Lecrae prepares to defy ‘Gravity’

Christian hip-hop artist Lecrae moved to Atlanta three years ago from Texas. His latest album, 'Gravity,' is poised to be his breakthrough. Photos: Courtesy Reach Records
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Christian hip-hop artist Lecrae moved to Atlanta three years ago from Texas. His latest album, 'Gravity,' is poised to be his breakthrough. Photos: Courtesy Reach Records
Christian hip-hop artist Lecrae moved to Atlanta three years ago from Texas. His latest album, 'Gravity,' is poised to be his breakthrough. Photos: Courtesy Reach Records

Christian hip-hop artist Lecrae moved to Atlanta three years ago from Texas. His latest album, ‘Gravity,’ is poised to be his breakthrough. Photos: Courtesy Reach Records

(Originally published Sept. 8, 2012)

As the bass pulsing from the speakers rattles the nearby windows, Lecrae Moore bobs his head instinctively, the power of his own beats providing the subconscious reaction.

It’s a couple of weeks before “Gravity” is set to drop and Lecrae — no capital C, no last name used professionally — is as proud as he was on the days of the births of his children as he debuts his new record at a small listening party in the New Era store in downtown Atlanta.

“Gravity” is Lecrae‘s sixth album, not including his first mixtape, “Church Clothes, ” released in May. But this one feels different. Bigger. Ready to explode and make the striking rapper, wearing impeccable white sneakers and sipping a Red Bull, into a star.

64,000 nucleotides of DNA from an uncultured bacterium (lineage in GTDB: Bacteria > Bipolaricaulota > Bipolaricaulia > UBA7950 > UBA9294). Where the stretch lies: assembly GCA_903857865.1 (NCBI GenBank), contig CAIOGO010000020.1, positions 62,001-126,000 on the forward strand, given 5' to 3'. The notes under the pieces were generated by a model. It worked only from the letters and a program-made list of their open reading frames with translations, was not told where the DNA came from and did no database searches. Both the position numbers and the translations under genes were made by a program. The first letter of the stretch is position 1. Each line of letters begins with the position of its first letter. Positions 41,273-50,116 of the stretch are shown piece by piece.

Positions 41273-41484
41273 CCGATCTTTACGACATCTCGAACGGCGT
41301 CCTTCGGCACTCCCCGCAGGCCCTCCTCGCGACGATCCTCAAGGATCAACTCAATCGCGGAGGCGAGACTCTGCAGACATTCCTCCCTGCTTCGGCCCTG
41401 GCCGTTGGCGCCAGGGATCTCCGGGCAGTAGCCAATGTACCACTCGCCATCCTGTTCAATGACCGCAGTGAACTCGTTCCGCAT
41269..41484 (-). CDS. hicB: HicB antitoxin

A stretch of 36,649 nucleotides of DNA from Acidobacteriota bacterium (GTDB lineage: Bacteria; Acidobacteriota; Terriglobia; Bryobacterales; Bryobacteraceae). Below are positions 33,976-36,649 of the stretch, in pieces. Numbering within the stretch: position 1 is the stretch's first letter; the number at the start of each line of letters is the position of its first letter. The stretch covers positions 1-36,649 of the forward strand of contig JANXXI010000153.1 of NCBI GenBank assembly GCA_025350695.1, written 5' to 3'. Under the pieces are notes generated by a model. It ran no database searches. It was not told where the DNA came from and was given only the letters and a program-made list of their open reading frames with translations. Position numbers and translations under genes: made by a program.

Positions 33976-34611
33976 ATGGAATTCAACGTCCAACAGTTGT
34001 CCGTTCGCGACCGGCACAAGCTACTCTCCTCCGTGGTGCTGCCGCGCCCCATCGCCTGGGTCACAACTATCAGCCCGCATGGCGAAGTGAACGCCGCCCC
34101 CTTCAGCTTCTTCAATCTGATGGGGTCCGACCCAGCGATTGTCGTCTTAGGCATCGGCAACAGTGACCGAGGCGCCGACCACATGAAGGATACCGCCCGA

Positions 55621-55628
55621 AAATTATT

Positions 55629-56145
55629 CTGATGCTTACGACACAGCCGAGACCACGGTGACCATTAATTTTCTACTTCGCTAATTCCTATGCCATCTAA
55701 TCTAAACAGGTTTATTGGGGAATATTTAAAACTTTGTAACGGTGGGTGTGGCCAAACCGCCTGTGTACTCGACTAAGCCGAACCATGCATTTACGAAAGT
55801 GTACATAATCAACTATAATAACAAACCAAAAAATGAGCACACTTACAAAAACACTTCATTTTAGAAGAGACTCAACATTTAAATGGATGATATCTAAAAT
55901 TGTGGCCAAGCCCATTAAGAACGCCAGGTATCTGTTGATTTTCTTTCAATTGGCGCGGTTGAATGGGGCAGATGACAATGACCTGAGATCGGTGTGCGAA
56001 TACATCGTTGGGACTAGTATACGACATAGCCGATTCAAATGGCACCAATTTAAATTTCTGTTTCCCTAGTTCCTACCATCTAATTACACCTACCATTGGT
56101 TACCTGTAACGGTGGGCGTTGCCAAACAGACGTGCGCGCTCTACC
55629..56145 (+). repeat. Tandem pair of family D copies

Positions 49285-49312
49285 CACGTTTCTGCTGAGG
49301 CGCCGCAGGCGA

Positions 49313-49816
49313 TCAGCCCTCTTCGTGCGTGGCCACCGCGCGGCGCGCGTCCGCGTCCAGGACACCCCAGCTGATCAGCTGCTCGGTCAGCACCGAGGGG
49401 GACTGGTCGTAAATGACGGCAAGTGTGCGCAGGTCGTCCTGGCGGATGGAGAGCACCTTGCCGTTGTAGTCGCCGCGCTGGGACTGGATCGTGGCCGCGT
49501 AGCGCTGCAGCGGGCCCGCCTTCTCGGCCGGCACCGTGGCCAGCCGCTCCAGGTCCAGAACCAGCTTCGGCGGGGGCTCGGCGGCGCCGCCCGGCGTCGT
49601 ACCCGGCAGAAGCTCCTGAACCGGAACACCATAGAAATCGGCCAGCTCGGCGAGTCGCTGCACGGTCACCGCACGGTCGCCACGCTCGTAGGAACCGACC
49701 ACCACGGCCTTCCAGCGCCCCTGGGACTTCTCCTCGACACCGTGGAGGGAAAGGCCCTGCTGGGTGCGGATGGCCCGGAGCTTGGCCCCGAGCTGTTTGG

The album arrived on Tuesday and is expected to make a notable showing next week on the Billboard charts.

Lecrae, who turns 33 next month and has lived in Atlanta for four years, is already known in Christian rap circles, but “Gravity” should propel him into a wider realm. He’s won Dove Awards and been nominated for a Grammy (in 2010, for “Rehab” in the all-inclusive category of best rock or rap gospel album).

He’s the co-founder of Reach Records, which includes five other artists alongside him who spread their faith through their music. But while there is no mandate to make “preachy” music, Lecrae assures that “we want to make music that isn’t going to go against Christian views.”